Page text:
Saturday, August 28, 2010

Review: Macro Social Work Practice - A Strengths Perspective (2006)

Macro Social Work Practice: A Strengths Perspective (2006) by Dennis Long, Carolyn Tice and John Morrison. The authors define the history of macro social work practice and social welfare and different types of macro-practice roles (e.g., social planner, administrator, evaluator, community organizer, educator, policy analyst, facilitator, program developer, grant/proposal writer, etc.). Furthermore, they highlight the strengths model, which focuses on the assets, innate abilities and optimism of consumers and communities. It is common for many professionals to focus on negativity (e.g., problems and social pathology). A strengths model works with people rather than subordinates them. Each chapter has a summary, review of key terms, case examples, reflection exercises and suggested readings.
Sample chapters:
Ch. 1 Defining Macro Practice
Ch. 2 Adopting a Strengths Perspective in Macro Practice
Ch. 3 Considerations for the Practitioner
Ch. 4 Calling on Consumer and Citizen Strengths
Ch. 5 Enriching Organizational Life
Ch. 6 Developing Community Resources and Capacities
...and much more!

This is one of the best textbooks/handbooks on macro social work practice. It provides an excellent introduction to this area of social work, which is often misunderstood or underrated. As a future macro social worker, it gave me the tools, values and perspectives on work with larger social systems at the community, organizational and societal levels. In addition, there are various types of macro social work practice (e.g., social research, social planning, policy analysis, organizational development, advocacy and social action, and much more!). I highly recommend this book to students, faculty, and practitioners because social justice is one of the core values in the NASW Code of Ethics. In other words, social workers also work to solve community and social problems by working with consumers and gaining allies in the process.

Tuesday, August 24, 2010

Michigan Girl's Cafe Among Top 50 Blogs for Social Work Professionals

Breaking news! My blog is ranked #15 among the Top 50 Blogs for Social Work Professionals by MSW, which provides comprehensive coverage to accredited social work programs and careers in the United States.
15. Michigan Girl’s Cafe. A graduate of the University of Michigan provides guidance to aspiring social workers and provides helpful links to show how a degree in social work can be used.

This is truly an honor. Nearly 18 months later, my efforts are finally paying off. Please spread the word to your colleagues and continue to support this website!

Sunday, August 15, 2010

Libraries vs. Google

On InsideHigherEd, Barbara Fisher explains how libraries and Google are similar and different. Some people wonder whether Google will take over the role of librarians. I believe this comparison is excellent because it shows how both have different ways in connecting people with information. Click on the link below to read the differences.

Ways libraries are like Google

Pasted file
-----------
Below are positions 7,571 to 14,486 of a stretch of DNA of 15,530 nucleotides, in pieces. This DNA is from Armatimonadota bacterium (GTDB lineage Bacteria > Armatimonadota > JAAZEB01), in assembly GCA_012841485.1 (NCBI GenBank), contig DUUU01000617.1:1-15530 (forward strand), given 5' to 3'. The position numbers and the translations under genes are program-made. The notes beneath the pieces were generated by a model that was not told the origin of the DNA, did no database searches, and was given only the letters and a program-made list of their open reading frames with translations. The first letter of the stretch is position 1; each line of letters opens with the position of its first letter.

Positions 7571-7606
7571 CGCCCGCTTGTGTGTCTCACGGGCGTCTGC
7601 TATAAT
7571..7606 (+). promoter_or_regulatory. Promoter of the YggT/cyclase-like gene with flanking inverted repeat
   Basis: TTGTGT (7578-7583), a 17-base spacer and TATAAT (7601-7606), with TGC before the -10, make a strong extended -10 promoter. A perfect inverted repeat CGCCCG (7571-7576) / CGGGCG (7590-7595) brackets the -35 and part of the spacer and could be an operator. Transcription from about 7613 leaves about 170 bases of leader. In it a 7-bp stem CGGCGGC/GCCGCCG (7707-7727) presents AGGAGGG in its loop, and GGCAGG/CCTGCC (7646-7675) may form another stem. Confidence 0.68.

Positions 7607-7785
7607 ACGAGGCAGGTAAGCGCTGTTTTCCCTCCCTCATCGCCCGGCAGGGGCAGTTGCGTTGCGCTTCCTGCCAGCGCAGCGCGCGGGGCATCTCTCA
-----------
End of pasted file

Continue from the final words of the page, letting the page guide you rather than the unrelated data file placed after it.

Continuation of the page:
• Both have as their mission to organize and make the world's information accessible.
  • Both make it possible to get digital information no matter where you are and even if you're still in your jammies.
  • Both have books, articles, videos, music, images, and other materials from all time periods.
  • Both offer tools to help you focus and narrow a search that most users ignore.
  • Both have blogs.
  • Both experiment with new technologies.
  • Both launch uber-cool technologies that, it turns out, nobody actually wants.
  • Both can be a huge time saver and a huge time waster, often on the very same day.
  • Both have good information and lots of information that is outdated, useless, incorrect, and biased.
Ways libraries are not like Google

Tuesday, August 10, 2010

Review: The Road Not Taken - A History of Radical Social Work in the United States (2001)

The Road Not Taken: A History of Radical Social Work in the United States, by Michael Reisch and Janice Andrews, traces the history of radical social work during the twentieth century. Three factors contributed to its downfall: the blacklisting of social work intellectuals (e.g., Jane Addams, Florence Kelly, Marion Hathaway, Bertha Reynolds) under anti-Communism, the professionalization of social work, the marginalization of social and political action, the rise of conservatism in the 1980s, and the growing emphasis on material wealth and status. This book is an important contribution to social work because future generations of social workers will understand that their previous generations made many sacrifices to openly address social and economic issues that were not mainstream.

I highly recommend this book to all social work students, faculty and practitioners, especially in macro practice. It opened my mind to the truth, the feelings that bothered me ever since I entered graduate study in social work: Why is the field today more clinical-oriented rather than social action-oriented? How did earlier social workers get involved in social movements? What were the consequences of their actions and its effects on national social welfare policy? This book addresses those questions and the decline of radical social work since the 1970s. Nationwide, families' safety nets are gradually disappearing today; social workers should rise up and promote social and economic justice. The voices of the past, who risked their lives and careers against larger forces, shall not be forgotten.

Tuesday, August 3, 2010

Ogletree: Importance of Diversity in Libraries

Honorary Spectrum Co-Chair Charles Ogletree of Harvard Law School answers questions from an American Libraries reporter about the value of libraries in his upbringing and why diversity is more important than ever in libraries.